My mother accompanied our sick boy and the team of EMTs on the Life Flight to Portland. I had not slept in 5 days and was completely overwhelmed by emotion and exhaustion, so I rode down in the car with my husband. What went through my mind during those three hours on the road? My first thought was this: my son’s life is permanent. Were he to die, he would live again. Second: if he were to die, I would not go home until someone had removed all of his things. Then I fell to beseeching God for guidance and wisdom. In all other ways I was powerless.

When we finally arrived at the hospital in Portland it was midnight, and although I was desperately sleep deprived, we still had to meet with the our son’s new pediatrician. His news was comforting: although test results take weeks to come back, he was sure that our son had botulism and that we had caught it (barely) in time. He would make a full recovery. I was overwhelmed with relief!

All I could think of after that was getting to a place where I could lie down. The hospital provided us with temporary cots in a special “quiet room” reserved for situations such as this. After I found my bed, I lay myself down without my baby next to me for the first time since his birth, closed my eyes, head swimming, and fell into a deep black hole of unconsciousness. When I opened my eyes again, it was time to find my son.

Walking into the glaringly bright ICU for the first time, my eyes were met with the most heartrending scene I had ever seen. My four-month-old mite of a baby was lying on his back covered in wires and tubes. Tears were streaming from the corners of his eyes and his little chest was heaving sobs, but the tube down his throat made sound impossible. I tried very hard to comfort him, but to no avail. He was inaccessible now, tethered to so much equipment that he seemed part machine.  A nurse had tied his arms to the sides of his crib so that he couldn’t pull out his tubes. This felt so wrong, so strange after months of constant contact. I stroked his arms and legs and put my head near him so he could feel my hair. But he was so weak that he could barely lift his arms.  In the weeks following, a little stuffed lion with long hair named by grandma, originally, Mr. Lion, would often substitute for my hair, which baby had always loved to feel.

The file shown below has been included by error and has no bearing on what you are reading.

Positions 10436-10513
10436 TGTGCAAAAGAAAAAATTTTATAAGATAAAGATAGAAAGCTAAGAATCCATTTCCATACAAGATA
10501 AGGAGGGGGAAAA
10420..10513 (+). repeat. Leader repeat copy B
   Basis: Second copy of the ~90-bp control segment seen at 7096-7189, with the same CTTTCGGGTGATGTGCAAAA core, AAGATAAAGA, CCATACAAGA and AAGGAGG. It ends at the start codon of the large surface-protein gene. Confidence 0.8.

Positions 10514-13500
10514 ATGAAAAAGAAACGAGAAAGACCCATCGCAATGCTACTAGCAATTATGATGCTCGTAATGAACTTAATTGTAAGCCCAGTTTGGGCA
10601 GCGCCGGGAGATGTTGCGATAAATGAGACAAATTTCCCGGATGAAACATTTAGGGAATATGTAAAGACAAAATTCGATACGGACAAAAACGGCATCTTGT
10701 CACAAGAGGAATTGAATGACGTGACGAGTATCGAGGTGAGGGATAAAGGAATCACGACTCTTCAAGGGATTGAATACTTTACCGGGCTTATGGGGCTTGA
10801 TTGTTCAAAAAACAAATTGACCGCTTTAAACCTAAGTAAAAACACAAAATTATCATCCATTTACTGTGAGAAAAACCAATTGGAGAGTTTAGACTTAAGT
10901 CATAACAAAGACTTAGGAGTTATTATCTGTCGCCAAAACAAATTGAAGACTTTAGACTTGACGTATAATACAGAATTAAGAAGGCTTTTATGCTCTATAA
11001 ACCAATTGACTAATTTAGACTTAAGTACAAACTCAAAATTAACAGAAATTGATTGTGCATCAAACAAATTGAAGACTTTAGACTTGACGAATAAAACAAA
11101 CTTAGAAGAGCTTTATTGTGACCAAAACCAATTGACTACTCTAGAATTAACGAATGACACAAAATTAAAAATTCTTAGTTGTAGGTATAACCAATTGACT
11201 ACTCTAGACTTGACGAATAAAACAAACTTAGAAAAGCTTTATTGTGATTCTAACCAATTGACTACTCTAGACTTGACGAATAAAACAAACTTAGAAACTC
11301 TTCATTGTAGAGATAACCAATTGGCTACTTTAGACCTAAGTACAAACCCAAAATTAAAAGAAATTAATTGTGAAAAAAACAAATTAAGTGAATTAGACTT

We decided early on that baby would never be left without a family member right next to him except during the twice daily shift changes when the nurses forced us to leave for an hour. Dad and grandma took turns pulling the night shift and I stayed with him all day. This was to protect my health so that I could keep providing the breast milk that would be given baby through his feeding tube.

At that time, in 1998, the botulinum antitoxin, a medication that can cut recovery time by neutralizing the botulinum toxin, was still in the experimental stages.  If we had decided that we wanted to have access to it, we would have had to transfer to San Francisco, which didn’t seem like a very good option given that the medication would only have shaved maybe a week or two off of recovery time.  We were 3 hours from our home, which allowed for friends and relatives to visit often.  The move would have isolated us.  We made the decision to stay.

My days were completely consumed with caring for baby and alternately finding private places to pump my breast milk every two hours.  I spent hours and hours holding   my baby in the blue reclining rocker next to his ICU crib, he and his tubes and wires propped up with pillows.  The stress of watching my baby suffer through daily blood draws, respiratory therapy, and IV placements was sometimes so overwhelming that I had to leave him with daddy or grandma in the ICU.  What helped was to look at the photo of baby which we had taped to the end of his crib, eyes curious and wide open.  We knew that he would be that sweet silly boy again.  It was just a matter of time.